The hotel itself was fine. Our room was plenty nice enough, and seemed to have been redone recently. But, we really barely spend any time in the room on these trips. The breakfast was good and had a solid selection of both hot and cold items (bacon, potatoes, eggs, cereals, toast, fruits, etc.).
Overall, we really enjoyed the stay, but – again – I’d have to get a similar deal to go back.
As with the past couple trips, wineries were the main focus. I tried to book places that either I currently buy from or am interested in buying from. We enjoyed all of them, though some places are more for wine geeks than others.
The first day, we actually went to the Sonoma side of wine country and hit the two biggest producers in my cellar. We were on the Napa side for the rest of the trip. Here are the places we visited (in order):
Carlisle – We started the day off at Carlisle’s winery after a 1.5ish hour drive from the airport. Carlisle makes wine from grapes sourced from locations throughout Northern California, but the focus is squarely on heritage blends and zinfandels from historic old vines. And I mean old vines…
In Napa, you will rarely see vines over 30 years old. Carlisle makes wines from vines over 100 years old. The wines are all very well done and are made to age – or drink equally well in the near term. The field blends are generally dominated by Zinfandel, but can contain many different varietals (20+).
We toured around the winery, which they have only been in for a couple years, and sampled some white wines out of the stainless steel barrels. Our tour guide (I use the term loosely…she was one of 3 employees and seemed to wear many hats) then poured us a sampling of reds from bottles, and we liked them all. We gave the winery puppy some final pets and then headed out.
Bedrock – I own more wine from Bedrock than I do from any other producer, and I am perfectly happy with that. Like Carlisle, Bedrock makes wine from a variety of vineyard sites and focuses on old vines/heritage blends. The wines have always been highly critically regarded (even more so lately), but they have also remained very reasonably priced.
Bedrock’s goal is to make wines that are unique to each site and let the place shine through. They focus on natural farming techniques and minimal intervention during the wine making process.
We met Morgan (the owner and winemaker) at Bedrock Vineyard. We hopped in his truck and he drove us out to see some of the 100+ year old vines.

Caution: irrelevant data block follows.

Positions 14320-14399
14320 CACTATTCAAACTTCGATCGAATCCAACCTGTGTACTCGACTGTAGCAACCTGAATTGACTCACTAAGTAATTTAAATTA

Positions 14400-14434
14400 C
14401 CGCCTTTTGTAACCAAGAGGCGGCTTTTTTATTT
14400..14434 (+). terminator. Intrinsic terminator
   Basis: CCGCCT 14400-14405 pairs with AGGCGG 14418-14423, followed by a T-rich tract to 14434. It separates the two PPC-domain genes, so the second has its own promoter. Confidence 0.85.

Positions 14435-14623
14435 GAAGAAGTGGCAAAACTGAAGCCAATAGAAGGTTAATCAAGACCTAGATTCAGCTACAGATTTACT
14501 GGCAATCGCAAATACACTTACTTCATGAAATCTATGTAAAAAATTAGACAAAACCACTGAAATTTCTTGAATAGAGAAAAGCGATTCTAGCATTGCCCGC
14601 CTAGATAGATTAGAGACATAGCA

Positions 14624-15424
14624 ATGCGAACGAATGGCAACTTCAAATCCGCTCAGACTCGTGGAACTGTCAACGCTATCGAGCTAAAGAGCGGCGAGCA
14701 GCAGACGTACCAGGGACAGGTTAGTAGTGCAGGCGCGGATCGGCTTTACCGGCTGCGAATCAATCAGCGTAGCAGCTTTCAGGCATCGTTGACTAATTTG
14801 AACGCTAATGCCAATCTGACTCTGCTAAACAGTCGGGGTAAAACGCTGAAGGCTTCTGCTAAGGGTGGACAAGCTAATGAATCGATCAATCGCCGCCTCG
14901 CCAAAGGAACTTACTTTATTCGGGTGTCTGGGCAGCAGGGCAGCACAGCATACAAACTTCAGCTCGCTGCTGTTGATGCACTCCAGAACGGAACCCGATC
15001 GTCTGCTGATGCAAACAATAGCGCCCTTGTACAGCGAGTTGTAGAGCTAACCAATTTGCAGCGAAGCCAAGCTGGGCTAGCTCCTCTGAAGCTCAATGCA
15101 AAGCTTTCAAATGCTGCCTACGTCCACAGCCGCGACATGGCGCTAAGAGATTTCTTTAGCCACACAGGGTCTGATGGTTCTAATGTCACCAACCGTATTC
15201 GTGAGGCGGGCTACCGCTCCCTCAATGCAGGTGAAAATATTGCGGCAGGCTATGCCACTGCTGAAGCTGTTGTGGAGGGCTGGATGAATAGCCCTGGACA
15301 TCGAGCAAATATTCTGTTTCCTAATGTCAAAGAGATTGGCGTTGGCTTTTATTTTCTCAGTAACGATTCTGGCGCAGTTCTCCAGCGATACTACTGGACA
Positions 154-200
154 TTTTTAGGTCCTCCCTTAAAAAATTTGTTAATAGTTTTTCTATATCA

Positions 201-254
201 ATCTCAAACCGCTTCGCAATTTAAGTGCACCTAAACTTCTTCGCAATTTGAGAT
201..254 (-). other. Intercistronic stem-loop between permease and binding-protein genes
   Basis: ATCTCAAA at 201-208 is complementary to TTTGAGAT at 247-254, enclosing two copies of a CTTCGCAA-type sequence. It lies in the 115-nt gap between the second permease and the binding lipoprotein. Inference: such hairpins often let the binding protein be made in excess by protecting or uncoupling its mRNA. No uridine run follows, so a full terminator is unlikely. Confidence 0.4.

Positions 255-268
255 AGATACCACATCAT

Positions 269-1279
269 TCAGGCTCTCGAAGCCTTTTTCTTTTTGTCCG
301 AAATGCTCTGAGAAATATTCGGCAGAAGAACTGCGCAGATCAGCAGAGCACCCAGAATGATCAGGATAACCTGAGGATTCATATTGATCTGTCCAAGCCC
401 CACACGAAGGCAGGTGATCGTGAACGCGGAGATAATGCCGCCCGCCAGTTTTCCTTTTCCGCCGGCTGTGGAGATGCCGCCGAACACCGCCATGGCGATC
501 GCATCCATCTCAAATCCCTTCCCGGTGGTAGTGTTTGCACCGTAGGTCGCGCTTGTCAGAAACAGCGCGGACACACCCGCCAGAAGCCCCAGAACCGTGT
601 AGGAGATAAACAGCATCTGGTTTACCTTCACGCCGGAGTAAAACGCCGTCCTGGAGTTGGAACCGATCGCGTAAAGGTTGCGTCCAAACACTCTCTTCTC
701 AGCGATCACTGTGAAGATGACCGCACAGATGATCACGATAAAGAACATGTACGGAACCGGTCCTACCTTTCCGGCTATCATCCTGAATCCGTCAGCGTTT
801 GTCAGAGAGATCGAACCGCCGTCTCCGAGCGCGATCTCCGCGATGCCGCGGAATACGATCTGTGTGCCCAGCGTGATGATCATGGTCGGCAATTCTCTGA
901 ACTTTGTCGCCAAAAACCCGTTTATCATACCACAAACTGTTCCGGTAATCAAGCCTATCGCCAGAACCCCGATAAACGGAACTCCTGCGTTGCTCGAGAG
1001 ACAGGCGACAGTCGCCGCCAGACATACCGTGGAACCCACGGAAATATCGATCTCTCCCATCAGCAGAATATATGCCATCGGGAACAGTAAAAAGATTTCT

After walking around and talking with Morgan for a while, we went back to a picnic table in the vineyard, where he opened up 5 wines for us to try…and all of them were excellent. We talked for a little while longer then he offered us a bottle of our choice to take with us for dinner. Overall, it was an excellent experience.
Palmaz (Thursday) – Palmaz was a place I had been interested in going to for a while and is a favorite of our parents. But, I have avoided it because they do not waive tasting fees no matter how much wine you purchase – or even if you join the club. With so many potential places to go, that is always my first limiting factor.
Luckily, my parents had two free tasting passes we could use. So we decided to try it out (and did not have to pay the $80 a head fee). This was also the first time Patrick and Stephanie would be joining us. They were not so lucky with the tour fees. Though, I’ll add that I had already booked everything before they decided to join us.
Our tour guide was Diana, and she was definitely ready to tell the story of the family and vineyard. A family member used to do the tours, but now there is a hospitality group that does it.
The place is over the top unbelievable. They essentially dug a giant 3 story cave system out of a granite mountain. I can’t imagine how much it costs (or if it is really necessary), but I guess that is what you can do when you have more money than you know what to do with…The owner invented the balloon heart stint and sold the patent to Johnson and Johnson, plus his wife came from a South American mining family – so they were doing alright either way.